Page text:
Realism, cutting back, and letting go.

Library Closed, originally uploaded by bigoteetoe.

Have I told you about the hard times at MPOW? It’s bad… really bad… The institute we’re a part of has lost a huge portion of its funding, which means the library is facing massive budget cuts. How massive? Well, 35% is the optimistic cut, though we’re still waiting to see how it shakes out. It’s not a huge surprise since our funding comes from Caltrans and UC, and California is on the precipice financially, but it’s still stressful and something we have to deal with.

How are we dealing with it? We have to cut services. Even thinking about it now is painful — getting that pit in my stomach of nervous tension. What else can we do? (Reduced pay means reduced working hours, obviously… thankfully… I guess?)

Today the consistently wise Jenica Rogers blogged about failure as reward:

“You’re doing great work, and I appreciate how hard it is” seems to be the best I can do for morale and motivation.

Today I realized that “if we have to make further cuts, we’ll have to start cutting services” also works. Not because any of us want to cut services — far from it, and we’re all horrified by how close to the bone we are and how that’s impacting education in New York state — but because it’s an acknowledgment that we’re only human. We can only do so much. We cannot be superpeople. We have tried, and if we’re pushed further, we’ll fail. There’s power in acknowledging the limits of success and effort.

MPOW is a lean operation as it is, but we really have to have that hard look at what we’re doing, the services we’re providing, and what we’ll have to do without. It hurts. I hate telling students, “We had to cancel that subscription,” but I appreciate that they know it wasn’t really by choice. There will be more of that. The hardest part for me will be cutting back on the depth and quality of reference service we offer. I love answering questions! It’s my nature to help people, but I have to acknowledge I can’t do it all. It’s about reassessing the library’s priorities, and making sure we’re aligned with our institute’s. One thing that really makes it easier in some ways, though harder in others, is that I recognize that it’s a shared pain and that we’re really in this together. It’s part of the new reality. So we’re switching to a 4-day week when the semester ends. Nobody’s really thrilled about it, but it’s the most realistic option.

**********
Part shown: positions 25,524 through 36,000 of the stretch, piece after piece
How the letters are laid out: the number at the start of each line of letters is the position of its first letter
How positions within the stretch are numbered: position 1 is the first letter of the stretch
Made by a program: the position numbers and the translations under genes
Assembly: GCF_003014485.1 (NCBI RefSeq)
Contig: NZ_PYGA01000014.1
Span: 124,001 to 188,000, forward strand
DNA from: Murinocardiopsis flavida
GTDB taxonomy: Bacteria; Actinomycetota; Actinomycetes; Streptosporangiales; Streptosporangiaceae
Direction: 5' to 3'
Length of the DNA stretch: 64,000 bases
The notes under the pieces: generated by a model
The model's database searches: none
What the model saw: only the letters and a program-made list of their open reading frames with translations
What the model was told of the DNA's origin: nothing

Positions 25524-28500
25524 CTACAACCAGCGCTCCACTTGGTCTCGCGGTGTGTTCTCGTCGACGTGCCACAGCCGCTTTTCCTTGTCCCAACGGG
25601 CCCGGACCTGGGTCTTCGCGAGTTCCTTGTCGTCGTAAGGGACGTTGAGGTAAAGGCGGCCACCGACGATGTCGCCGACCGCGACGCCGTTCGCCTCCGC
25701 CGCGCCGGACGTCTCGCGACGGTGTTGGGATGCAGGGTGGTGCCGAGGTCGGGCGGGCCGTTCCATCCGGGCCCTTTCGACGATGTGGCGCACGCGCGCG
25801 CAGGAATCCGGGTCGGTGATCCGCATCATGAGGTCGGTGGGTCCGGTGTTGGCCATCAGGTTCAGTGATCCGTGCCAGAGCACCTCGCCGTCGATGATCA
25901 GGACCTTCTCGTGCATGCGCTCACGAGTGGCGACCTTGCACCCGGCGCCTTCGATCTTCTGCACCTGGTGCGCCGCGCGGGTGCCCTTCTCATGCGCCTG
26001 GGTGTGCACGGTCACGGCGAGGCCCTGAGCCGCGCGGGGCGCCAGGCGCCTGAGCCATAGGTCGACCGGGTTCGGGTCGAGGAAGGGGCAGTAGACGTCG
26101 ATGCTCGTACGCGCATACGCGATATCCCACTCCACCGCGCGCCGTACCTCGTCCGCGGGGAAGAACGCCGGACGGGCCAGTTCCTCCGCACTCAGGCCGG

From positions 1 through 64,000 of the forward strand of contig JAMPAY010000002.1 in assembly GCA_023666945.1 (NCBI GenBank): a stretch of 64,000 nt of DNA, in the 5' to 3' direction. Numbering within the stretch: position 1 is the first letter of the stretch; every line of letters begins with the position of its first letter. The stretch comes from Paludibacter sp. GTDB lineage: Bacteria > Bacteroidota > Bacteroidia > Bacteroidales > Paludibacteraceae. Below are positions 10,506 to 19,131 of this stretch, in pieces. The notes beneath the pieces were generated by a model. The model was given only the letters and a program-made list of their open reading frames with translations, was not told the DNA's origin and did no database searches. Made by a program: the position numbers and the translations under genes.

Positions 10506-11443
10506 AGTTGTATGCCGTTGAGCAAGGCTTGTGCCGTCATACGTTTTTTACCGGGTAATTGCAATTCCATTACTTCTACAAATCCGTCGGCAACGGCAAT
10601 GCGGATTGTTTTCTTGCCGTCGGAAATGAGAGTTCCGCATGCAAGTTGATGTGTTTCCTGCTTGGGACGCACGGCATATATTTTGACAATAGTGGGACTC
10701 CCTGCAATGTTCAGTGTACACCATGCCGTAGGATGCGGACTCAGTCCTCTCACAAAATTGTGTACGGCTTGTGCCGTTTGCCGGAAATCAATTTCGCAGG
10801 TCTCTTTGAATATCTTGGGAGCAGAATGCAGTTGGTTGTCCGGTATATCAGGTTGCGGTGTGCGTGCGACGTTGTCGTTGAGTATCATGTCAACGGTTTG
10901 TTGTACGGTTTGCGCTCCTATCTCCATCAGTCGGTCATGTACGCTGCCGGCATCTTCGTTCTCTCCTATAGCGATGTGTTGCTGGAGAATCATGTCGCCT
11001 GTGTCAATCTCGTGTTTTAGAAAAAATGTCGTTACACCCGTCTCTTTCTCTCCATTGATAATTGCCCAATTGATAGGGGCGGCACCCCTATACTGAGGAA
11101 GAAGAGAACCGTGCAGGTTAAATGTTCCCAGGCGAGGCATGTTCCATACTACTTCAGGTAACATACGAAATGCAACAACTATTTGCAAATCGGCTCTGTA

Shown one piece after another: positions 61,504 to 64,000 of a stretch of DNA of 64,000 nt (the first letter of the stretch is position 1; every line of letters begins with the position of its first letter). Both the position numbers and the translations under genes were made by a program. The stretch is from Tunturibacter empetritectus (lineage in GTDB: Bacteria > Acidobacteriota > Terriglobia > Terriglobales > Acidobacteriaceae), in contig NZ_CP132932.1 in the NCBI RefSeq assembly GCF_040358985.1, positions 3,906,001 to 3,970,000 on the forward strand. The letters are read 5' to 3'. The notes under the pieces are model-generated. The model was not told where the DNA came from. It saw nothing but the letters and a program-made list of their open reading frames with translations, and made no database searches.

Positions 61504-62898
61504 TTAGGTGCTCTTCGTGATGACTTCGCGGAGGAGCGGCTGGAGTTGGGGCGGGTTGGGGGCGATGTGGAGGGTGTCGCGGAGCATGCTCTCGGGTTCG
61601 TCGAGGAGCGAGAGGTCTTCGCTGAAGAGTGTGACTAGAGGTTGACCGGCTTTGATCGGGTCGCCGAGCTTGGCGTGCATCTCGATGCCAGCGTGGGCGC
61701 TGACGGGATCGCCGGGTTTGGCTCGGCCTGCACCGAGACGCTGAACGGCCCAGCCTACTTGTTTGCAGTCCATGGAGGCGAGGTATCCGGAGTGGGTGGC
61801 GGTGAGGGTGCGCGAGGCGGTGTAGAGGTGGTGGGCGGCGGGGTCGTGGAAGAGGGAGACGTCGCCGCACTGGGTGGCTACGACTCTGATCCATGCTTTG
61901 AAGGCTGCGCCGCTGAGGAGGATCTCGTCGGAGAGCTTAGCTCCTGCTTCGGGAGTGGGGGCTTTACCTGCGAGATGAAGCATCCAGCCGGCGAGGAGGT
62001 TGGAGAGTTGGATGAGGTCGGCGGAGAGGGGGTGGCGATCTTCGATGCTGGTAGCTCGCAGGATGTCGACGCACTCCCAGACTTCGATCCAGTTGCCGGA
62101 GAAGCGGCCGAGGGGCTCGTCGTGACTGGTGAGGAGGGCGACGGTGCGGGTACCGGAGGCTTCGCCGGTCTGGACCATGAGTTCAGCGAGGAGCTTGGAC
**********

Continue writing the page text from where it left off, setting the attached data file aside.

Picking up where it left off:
So I have to let go. Let go of all my fun conference calls with the larger transportation community. Let go of my research into ontologies of transportation engineering. Let go of a lot of the fun. It’s depressing, but I know it’s necessary. Hopefully there will be light at the end of this tunnel, and hopefully I’ll be able to get back to that sort of stuff on the clock, but for now I need to get ready to scale back. At least I can commiserate with colleagues near and abroad.






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